In your face censorship! Now I want to know why the pricks at the Chicago Public Schools shelved “Persepolis.”

Mark Twain said: “Banning books is like banning steak because a baby can’t chew it.” – we should be free to CHOOSE FOR OURSELVES what is appropriate. Letting others do your thinking for you is just lazy!

I think the second part: “move the 1988 DC Comics one-shot out of the young-adult area” that needs to be called out. There are books, graphic or otherwise, that aren’t intended for children, and what constitutes Young Adult varies from library to library.

I haven’t read Killing Joke in over a decade, so I don’t remember exactly how graphic it is, but it might be better located with the other Mature trade papers over in 741.5 rather than YA 741.5. I know I went several rounds with the local library trying to get Laurel K. Hamiliton moved from the Shelf with Buffy and Twilight over to the Adult Fantasy section where it belonged.

“Advocates rape and violence”

Firstly, there’s no rape in it as far as I know and secondly is that some over-sensitive parent I’m hearing there? Books and movies have been showing violence since like forever. So, it’s only comics that can’t depict violcence. It’s not even that graphic to be considered unsuitable for young adults, by the way.

What kind of image do these parents have of comics, really?

@Oy: the Columbus Library declined to remove “Bruno”; i.e. it is still in circulation.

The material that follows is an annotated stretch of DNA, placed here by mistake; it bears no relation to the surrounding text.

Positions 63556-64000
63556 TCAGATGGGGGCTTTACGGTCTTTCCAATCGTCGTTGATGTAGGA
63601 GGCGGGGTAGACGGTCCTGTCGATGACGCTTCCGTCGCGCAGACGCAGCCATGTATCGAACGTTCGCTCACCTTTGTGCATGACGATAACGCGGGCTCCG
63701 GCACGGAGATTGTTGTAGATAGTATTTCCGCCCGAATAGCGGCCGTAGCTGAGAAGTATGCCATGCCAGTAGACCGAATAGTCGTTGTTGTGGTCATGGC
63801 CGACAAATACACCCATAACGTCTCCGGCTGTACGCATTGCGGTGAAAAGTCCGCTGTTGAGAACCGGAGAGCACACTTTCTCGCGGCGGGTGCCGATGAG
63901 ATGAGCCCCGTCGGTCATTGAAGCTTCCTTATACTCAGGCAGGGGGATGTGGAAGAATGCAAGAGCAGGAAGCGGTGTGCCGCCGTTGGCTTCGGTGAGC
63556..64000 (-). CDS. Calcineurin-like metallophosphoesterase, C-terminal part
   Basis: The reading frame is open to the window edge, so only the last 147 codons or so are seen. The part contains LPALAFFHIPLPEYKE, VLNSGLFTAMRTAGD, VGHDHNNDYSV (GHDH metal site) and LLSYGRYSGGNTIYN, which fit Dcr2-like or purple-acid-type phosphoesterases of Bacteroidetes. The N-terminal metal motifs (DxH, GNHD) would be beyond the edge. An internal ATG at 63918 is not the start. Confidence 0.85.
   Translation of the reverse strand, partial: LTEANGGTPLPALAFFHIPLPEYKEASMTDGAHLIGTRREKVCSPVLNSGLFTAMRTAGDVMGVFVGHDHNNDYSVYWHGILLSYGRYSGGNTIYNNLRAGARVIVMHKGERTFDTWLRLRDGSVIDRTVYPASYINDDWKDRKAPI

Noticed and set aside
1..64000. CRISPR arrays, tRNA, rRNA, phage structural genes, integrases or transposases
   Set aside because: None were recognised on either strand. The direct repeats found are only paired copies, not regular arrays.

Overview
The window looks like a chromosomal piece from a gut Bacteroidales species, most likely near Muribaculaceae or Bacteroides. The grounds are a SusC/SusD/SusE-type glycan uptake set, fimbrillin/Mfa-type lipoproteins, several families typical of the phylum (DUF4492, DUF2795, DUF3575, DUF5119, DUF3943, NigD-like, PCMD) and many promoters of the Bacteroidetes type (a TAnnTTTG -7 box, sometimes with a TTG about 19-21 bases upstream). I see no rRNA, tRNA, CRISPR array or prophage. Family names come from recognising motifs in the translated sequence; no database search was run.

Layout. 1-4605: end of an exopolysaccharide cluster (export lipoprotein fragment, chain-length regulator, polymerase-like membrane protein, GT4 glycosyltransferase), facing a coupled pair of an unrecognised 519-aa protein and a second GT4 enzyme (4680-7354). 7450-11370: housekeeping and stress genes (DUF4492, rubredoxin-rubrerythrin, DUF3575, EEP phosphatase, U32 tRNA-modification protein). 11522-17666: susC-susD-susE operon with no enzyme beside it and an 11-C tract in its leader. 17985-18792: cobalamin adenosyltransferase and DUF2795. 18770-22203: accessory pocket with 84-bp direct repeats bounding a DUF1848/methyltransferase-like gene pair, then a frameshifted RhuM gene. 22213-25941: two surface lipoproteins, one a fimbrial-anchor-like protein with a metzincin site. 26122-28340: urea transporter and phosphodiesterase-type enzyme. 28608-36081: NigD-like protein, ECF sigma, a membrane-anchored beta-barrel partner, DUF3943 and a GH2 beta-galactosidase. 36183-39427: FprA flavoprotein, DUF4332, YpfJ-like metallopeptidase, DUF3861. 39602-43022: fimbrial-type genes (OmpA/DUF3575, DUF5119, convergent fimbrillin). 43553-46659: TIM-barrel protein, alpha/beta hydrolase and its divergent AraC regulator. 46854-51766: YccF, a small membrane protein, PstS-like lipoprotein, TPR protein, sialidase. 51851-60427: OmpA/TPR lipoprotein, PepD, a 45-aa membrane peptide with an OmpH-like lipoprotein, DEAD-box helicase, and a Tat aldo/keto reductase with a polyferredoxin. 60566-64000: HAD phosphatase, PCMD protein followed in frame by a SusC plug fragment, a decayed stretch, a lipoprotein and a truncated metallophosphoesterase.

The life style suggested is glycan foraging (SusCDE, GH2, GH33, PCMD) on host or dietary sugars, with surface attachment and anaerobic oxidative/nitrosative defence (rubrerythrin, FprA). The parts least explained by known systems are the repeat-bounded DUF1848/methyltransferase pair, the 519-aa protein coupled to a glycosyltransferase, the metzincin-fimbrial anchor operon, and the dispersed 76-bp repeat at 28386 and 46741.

Please note that the parent did not ask that “the Killing Joke” be removed from the library, but moved out of the “young adult” section (which may be visited by younger children). This is not censorship, no more than putting a PG-13 or R rating on a movie is censorship. In both cases, it serves as guidance for parents. When Tim Burton’s “Batman” came out, I was asked by my 3rd and 4th grade parents if I thought “The Killing Joke” was appropriate for that age group. I was honest: I did not think so. 7/8 and older, no problem. 5/6–depends on the
kid. But I thought 3/4 was too young. There are, as one poster above noted, mature themes in the book. (I should note that I think “The Killing Joke” is one of the best Batman stories ever written.

Should “The Killing Joke” be in the Young Adult section or the adult section of a library? I’m not sure that there is a right or wrong answer to this question, different people will see things different ways. That’s why we have elections. That’s why people vote. The majority wins and that is the decision that goes forward.

I’m pretty sure “The Killing Joke” is actually quite anti-Joker.

My library has comics section (it’s a wall, but it’s a start) and a little red sticker on stuff that may not be suitable for kids.